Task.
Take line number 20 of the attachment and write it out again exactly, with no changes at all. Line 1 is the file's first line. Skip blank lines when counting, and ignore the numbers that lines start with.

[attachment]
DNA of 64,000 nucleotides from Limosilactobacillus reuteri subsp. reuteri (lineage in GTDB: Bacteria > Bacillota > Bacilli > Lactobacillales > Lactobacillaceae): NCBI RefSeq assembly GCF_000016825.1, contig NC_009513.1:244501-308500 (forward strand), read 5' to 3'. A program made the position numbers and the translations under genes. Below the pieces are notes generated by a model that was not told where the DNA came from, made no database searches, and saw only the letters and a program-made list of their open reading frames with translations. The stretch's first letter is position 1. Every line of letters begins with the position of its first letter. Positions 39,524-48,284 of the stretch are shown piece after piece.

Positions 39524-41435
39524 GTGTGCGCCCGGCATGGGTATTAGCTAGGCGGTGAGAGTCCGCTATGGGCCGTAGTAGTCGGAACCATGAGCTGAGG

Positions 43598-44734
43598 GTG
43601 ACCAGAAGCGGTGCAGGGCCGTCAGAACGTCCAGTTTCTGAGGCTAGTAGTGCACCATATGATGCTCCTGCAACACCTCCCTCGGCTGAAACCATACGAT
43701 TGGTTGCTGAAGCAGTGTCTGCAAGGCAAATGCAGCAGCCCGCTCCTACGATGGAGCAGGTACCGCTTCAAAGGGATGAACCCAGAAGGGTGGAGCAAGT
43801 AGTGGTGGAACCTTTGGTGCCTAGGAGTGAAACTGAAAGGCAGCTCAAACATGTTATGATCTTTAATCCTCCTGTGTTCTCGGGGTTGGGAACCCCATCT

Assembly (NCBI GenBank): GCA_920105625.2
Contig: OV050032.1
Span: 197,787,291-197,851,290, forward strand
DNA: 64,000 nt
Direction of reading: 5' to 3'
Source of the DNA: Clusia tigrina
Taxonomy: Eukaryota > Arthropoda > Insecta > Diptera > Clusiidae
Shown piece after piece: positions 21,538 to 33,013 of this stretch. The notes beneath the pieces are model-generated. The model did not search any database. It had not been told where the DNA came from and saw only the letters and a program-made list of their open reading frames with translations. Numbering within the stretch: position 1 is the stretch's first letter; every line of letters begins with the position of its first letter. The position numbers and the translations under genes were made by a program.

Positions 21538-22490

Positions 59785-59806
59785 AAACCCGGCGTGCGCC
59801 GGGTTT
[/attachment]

59801 GGGTTT